We can mourn for Steve Jobs, but we shouldn't ignore the moral problems posed by the high-priest of tech-cool.
The high-priest of the church of stylish technology has died. And Steve Jobs, the man who gave the middle-class population of planet earth a billion products they never knew they couldn't live without was celebrated as something of a saint when he passed away. It was fitting.
In many ways he was a symbol of our trouble as people of conscience or even consciousness. What he gave us was innovative, creative and useful. The aesthetics, cleverness and brilliance of many of his products changed and grew to define our culture, not least in its insatiable appetite for new products. But our enjoyment of them has largely been dependent on doing so in an ethical vacuum. I can think of few pieces of technology I've owned that have brought me as much joy as my iPod has. But in a world where millions of people suffer and die needlessly because they do not have even enough wealth for clean water or basic healthcare, MP3 players, smartphones and tablet computers come with philosophical pricetags. Wonderful in themselves, they are morally complex in the context of a world of need.
Steve Jobs was not responsible for the excesses of global capitalism, and while I suspect his company was as complicit as any comparable one in turning the developing world into an underpaid workshop for Europe and North America, I do not want to vilify him. Jobs was the perfect symbol of the economic system under which we serve and which our governments are striving to prop up. Yes, the lust for the new has expanded landfills and CO2 emissions and driven consumerism. It has also brought us wonders beyond the wildest hopes of our ancestors. But the emphasis in that sentence must be on the word 'us'. Because there are millions who do not and will never share in the progress that the system of organised selfishness has given to the lucky (or those we Christians simplistically think of as 'blessed', in the way we might call slave-owners or Apartheid white South Africans blessed).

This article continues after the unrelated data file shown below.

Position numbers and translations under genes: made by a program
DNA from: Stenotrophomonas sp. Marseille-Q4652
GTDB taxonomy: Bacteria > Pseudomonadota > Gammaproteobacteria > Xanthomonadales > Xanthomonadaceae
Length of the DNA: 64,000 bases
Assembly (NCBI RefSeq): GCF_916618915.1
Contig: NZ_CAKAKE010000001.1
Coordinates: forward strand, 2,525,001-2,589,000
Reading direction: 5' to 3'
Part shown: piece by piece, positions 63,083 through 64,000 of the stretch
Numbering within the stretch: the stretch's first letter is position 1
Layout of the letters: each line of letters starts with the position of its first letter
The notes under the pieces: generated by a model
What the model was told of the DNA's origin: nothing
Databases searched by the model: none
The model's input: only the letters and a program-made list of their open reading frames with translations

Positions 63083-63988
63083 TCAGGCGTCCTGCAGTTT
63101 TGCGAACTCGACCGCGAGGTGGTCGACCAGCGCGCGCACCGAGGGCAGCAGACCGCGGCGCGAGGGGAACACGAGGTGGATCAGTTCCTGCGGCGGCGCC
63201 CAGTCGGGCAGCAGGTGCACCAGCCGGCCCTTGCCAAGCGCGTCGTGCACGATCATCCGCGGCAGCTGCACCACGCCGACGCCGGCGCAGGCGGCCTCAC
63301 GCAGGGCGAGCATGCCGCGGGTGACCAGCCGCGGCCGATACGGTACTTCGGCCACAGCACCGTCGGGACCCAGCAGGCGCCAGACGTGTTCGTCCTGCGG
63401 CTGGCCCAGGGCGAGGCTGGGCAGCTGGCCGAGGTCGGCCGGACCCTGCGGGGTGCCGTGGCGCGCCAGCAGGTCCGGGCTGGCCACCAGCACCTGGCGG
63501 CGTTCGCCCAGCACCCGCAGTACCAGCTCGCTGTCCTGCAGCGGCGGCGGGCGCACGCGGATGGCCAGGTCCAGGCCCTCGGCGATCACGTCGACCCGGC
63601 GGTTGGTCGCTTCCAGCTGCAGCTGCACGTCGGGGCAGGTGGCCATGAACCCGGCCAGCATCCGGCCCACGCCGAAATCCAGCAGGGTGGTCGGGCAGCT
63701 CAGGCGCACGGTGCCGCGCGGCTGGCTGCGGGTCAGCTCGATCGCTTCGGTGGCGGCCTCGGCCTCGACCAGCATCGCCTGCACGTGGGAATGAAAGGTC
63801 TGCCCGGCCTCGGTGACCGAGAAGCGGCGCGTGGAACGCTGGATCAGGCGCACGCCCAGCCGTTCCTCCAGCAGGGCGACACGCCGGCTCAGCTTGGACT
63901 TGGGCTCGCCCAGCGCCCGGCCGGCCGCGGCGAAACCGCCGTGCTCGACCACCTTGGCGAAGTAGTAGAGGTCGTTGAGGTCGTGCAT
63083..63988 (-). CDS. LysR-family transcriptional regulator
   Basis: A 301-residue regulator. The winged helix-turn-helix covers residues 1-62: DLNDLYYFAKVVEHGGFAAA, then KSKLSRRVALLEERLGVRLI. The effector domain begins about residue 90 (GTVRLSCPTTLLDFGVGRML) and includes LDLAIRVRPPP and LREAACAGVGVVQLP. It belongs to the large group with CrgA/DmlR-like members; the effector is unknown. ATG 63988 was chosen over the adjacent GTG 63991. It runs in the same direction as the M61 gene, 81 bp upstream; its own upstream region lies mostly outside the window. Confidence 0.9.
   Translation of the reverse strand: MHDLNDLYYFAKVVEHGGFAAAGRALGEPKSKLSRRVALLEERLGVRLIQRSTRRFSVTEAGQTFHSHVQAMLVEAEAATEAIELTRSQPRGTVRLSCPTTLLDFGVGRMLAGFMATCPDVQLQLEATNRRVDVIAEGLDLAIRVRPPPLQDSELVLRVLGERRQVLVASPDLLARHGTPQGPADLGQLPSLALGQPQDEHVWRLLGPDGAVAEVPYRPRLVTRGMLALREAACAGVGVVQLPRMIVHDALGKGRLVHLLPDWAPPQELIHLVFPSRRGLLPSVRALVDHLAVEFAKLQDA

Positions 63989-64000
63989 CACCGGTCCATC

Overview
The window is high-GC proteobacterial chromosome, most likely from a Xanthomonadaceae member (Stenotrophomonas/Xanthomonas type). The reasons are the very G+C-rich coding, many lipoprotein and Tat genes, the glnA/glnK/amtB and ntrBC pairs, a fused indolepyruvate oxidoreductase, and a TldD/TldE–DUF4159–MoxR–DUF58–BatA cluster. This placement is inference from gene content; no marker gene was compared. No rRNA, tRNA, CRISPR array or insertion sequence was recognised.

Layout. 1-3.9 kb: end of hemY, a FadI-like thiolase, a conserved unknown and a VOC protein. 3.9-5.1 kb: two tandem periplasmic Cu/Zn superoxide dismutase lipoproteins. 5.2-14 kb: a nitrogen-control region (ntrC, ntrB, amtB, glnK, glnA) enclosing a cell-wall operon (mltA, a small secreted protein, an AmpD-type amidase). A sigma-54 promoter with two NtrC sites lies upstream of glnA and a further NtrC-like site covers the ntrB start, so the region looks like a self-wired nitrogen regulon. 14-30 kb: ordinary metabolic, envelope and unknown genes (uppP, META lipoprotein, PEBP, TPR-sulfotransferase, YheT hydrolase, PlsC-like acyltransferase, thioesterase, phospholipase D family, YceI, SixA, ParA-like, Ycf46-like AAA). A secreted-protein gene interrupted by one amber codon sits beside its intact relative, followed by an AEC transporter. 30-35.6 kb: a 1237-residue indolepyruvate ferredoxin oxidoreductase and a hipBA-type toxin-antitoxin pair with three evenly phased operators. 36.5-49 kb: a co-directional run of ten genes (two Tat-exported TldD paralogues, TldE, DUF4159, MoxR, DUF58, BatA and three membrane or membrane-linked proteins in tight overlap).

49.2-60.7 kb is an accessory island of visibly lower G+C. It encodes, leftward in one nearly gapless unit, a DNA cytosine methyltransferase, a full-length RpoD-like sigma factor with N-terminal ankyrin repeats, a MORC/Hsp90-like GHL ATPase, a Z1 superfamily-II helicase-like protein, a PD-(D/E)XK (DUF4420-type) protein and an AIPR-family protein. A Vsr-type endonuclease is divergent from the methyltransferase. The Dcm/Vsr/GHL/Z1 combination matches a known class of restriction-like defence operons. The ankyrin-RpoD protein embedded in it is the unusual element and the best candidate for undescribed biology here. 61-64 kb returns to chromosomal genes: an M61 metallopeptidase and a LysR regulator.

Pretending, as some on the Left do, that this system and the elites it by necessity creates has not given us anything worthwhile is ridiculous. But, then, forced labour built the pyramids. The Holocaust meant jobs for many. War that kills entire generations expands profits for some. Christians and indeed all people of conscience, need to ask the hard question that others will not: are the benefits worth the cost? It's a question every market-loving, profit-motivated economist understands in principle, but when we ask it we must do so with a different measure. Money is easy to count. Productivity fairly simple to measure. But if these are the supreme measure and the central focus of the meaning of life, then life for billions is not worth living.
The cost of our being able to afford the luxuries of which Apple products are a tiny fraction is that we lucky few are dwarfed by the less lucky, whose daily reality is as divorced from ours as an iPad is from an abacus.
We need to decide whether we are willing to allow these worlds to continue to exist in parallel. If we are, we must not feign surprise when we are bombed, reviled and rebelled against by those across the divide. If we decide that something needs to change, then joining protests like the eminently reasonableOccupy Wall Street and aligned demonstrations around the world last week is only a start. But we know we can't go backwards to some non-existent pastoral past. We live in a time of satellite phones and gene therapy, so going back to a pre-Jobsian world is not possible.
But we can choose to think and debate and work towards a world where technology doesn't merely drive consumerism and private profit in the name of the shiny and the clever, but aims to make the world less stratified. The man or woman who pioneers that use of technology will be truly worthy of hagiography.
This piece first appeared in The Baptist Times.Suggest a correction